Sunday, April 14, 2024

NewsSportsArtsOpinionThe QuadPhotoVideoIllustrationsCartoonsGraphicsThe StackPRIMEEnterpriseInteractivesPodcastsBruinwalkClassifieds

Professor Mark Tramo melds music and medicine

Dr. Tramo plays guitar for his class to demonstrate how music affects the brain. He is a UCLA professor and a physician who teaches a class called “Music and Brain” for undergraduates. He has been a lifelong rock ‘n’ roll enthusiast and researches the possibility of using music to help patients.

By Ariana Ricarte

June 3, 2013 12:00 a.m.

Against his better judgement, Dr. Mark Tramo spent much of his time playing rock ‘n’ roll instead of studying for his pre-medical classes at Yale University in the 1970s.

But looking back, Tramo said he has no regrets.

Tramo is a lecturer at the UCLA Herb Alpert School of Music, a neurologist at the Good Samaritan Hospital in Los Angeles and a songwriter who now uses his lifelong passion for music to try and unlock the mysteries of the human brain.

He is currently teaching a course called “Music and Brain,” where students learn about neural systems through basic themes such as rhythm, harmony and creativity.

“He will demonstrate experiments to us on the piano or guitar and it really helps us understand the research,” said Youtong Huang, a second-year neuroscience student currently taking Tramo’s seminar.

His research has focused on using music to study how the auditory systems work in the brain, as well as examining how psychological behaviors are affected by certain sounds.

When Tramo moved to Los Angeles in 2010, he contacted UCLA and established his “Music and Brain” seminar, said Tim Rice, director of the Herb Alpert School of Music.

“Understanding how the auditory systems work is essential to learning about who we are,” Tramo said. “It is effortless for all of us to understand music because there’s innateness for it inside of us.”

Tramo said his career did not develop from a traditional medical path.

He grew up in New York to a mother who loved the accordion and a father who listened to Elvis Presley. They encouraged Tramo to learn an instrument growing up and he chose the guitar.

When he was young, The Beatles broke onto the music scene, inspiring him to play in rock bands and record his own music.

Tramo went to Yale University for his undergraduate degree, choosing the pre-medical track because he said he wanted a stable job.

He said he still wanted to keep music in his life and would record albums with his roommate.

Tramo attended medical school at Cornell University, where he worked with mentors to create research projects that combined his interests in science and music. He worked on multiple projects, including the examination of how split-brain patients, whose left and right sides of the brain are not connected, respond to sounds of instruments. He has also studied the calming effect of music on premature infants.

About a decade ago, when Tramo was serving as a professor at Harvard Medical School, he founded the Institute for Music and Brain Science because he wanted to expand research and funding for the subject.

The purpose of the institute is to learn more about the neurobiological foundations of music to potentially use it as a way to help patients with mental health issues.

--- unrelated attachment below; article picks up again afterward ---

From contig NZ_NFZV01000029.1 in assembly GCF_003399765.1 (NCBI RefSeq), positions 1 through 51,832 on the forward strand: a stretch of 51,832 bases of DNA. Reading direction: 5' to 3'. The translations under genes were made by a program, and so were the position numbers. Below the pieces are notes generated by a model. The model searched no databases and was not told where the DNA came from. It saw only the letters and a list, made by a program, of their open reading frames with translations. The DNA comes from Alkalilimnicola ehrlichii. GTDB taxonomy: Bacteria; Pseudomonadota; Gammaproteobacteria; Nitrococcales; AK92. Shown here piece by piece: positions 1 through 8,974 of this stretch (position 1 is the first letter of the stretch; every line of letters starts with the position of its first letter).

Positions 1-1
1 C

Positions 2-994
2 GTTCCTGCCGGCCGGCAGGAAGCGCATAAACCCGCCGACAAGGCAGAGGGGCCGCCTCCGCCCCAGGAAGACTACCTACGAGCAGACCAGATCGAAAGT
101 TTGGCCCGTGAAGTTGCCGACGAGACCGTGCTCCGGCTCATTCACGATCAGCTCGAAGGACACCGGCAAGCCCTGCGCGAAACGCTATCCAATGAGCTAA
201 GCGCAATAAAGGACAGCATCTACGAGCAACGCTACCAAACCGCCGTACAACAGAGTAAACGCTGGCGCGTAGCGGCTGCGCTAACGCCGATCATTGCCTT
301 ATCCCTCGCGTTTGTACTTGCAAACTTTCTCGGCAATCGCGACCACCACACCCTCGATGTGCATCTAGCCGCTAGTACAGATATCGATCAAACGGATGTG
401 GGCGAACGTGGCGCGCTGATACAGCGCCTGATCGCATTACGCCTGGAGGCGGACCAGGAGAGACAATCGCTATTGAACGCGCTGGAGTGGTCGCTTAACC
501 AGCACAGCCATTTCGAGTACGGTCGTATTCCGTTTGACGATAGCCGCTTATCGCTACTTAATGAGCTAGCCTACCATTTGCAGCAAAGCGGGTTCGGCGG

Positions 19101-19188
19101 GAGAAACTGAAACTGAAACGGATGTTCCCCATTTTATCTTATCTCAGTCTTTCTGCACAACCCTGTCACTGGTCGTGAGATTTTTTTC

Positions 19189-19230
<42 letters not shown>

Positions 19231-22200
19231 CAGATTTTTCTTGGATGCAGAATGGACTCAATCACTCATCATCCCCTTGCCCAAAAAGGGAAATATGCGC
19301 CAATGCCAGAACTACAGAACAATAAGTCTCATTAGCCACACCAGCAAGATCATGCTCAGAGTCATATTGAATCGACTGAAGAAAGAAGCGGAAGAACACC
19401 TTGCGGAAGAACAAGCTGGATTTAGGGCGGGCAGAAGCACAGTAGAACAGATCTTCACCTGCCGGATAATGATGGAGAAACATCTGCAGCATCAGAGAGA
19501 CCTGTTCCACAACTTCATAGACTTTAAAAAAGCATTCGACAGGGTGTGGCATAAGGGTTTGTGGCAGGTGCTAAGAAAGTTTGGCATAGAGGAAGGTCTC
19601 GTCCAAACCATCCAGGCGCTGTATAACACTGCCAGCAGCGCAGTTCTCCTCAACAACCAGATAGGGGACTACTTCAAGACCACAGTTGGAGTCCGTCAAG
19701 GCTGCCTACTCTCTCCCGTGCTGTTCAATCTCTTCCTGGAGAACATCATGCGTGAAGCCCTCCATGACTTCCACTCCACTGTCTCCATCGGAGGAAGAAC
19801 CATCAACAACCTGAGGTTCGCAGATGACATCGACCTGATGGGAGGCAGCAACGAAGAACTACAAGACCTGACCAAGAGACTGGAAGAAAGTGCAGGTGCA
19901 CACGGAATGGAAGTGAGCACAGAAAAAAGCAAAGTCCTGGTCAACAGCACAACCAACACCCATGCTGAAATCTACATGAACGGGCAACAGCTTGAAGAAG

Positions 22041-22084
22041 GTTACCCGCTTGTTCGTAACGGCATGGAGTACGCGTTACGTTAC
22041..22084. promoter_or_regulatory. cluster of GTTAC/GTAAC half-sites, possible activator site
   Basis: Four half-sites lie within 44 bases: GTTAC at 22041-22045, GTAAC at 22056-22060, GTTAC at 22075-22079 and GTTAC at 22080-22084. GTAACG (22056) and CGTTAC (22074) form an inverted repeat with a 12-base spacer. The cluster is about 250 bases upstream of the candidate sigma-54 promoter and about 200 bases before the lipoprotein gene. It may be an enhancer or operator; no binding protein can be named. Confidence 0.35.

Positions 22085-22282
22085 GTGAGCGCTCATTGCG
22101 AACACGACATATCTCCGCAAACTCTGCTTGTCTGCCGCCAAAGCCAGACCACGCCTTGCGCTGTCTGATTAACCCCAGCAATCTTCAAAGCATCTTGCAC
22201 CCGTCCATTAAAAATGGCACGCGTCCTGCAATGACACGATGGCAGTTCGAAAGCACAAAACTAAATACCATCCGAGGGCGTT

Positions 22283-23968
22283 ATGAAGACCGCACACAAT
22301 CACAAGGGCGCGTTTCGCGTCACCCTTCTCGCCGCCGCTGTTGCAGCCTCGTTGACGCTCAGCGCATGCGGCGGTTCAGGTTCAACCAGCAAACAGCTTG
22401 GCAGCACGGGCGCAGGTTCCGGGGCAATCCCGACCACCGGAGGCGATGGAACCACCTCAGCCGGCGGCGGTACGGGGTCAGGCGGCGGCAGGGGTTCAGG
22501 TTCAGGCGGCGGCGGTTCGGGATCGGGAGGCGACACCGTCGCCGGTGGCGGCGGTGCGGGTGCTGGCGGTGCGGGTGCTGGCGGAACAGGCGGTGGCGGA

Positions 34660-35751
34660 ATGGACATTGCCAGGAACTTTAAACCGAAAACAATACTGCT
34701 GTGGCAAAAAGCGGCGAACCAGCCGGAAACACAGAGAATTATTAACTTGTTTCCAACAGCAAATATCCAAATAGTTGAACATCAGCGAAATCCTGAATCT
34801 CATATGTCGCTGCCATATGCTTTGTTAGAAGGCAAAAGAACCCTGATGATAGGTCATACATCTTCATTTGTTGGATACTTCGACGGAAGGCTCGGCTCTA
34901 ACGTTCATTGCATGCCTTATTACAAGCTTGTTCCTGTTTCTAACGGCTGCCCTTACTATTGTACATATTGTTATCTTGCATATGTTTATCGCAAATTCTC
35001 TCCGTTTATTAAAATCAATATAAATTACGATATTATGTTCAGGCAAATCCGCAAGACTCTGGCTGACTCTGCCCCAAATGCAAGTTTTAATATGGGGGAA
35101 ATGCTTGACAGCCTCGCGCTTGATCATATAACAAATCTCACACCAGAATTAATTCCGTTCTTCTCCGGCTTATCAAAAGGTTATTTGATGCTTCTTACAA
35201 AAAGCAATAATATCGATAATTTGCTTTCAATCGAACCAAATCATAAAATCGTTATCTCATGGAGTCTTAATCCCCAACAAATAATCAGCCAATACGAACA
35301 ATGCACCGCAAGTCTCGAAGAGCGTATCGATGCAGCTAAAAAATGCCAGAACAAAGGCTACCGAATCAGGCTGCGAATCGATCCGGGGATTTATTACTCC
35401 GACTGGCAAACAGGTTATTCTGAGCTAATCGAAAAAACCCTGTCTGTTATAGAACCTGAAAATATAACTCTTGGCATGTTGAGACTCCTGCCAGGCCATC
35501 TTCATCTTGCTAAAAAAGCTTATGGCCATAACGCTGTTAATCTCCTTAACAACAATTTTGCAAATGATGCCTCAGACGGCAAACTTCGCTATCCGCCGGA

Tramo said he hopes treatments like music therapy can be standardized to reduce stress in patients and complement their treatment.

“Apollo is the Greek god of both medicine and music,” Tramo said. “Combining these two things (to heal patients) is an ancient European tradition but it just needs to be proven in a scientific way.”

Another benefit of using music to help heal patients is that there are no side effects to it, unlike medication, he added.

Although he does not currently have a lab at UCLA, Tramo continues to share his interest in music and the brain by speaking in seminars and teaching, where he makes music a central part of the classroom experience.

“His class doesn’t feel like school. It’s more like a get-together where he expects everyone to be interested in the subjects that are discussed,” said Nick Valentini, a second-year cognitive science student.

Tramo said he still tries to find time to cultivate his own creativity. On the side, he sometimes works with the Universal Music Publishing Group as a songwriter. Tom Sturges, the former executive vice president and head of creative at the Universal Music Publishing Group, met Tramo when he applied for a grant through The GRAMMY Foundation to fund his music research a few years ago.

Sturges said he gave Tramo a hip-hop beat track and asked him to write a song for it just as a fun creative project.

“He wrote a song called ‘I Really Like Your Girlfriend’ and showed that he still has this creative spark burning in him,” Sturges said. “He is a remarkable guy who understands how music works in life, the mind and the heart better than anyone I’ve seen.”

Tramo said he encourages his students to explore new experiences and immerse themselves in a subject they might be interested in, regardless of whether or not it seems like a waste of time.

“Whether you’re trying to make it in neuroscience or rock ‘n’ roll, you never know until you try,” Tramo said.

Share this story:FacebookTwitterRedditEmail
Ariana Ricarte
Featured Classifieds
Roommates-Private Room

WESTWOOD, Campus 5-minute walk. Own room in large quiet furnished two-bedroom. Only occupant travels. Fireplace, cat, access terrific book/movie/video collections, suit arts/sciences aficionado. $1,295 w/utilities. [email protected]

More classifieds »
Related Posts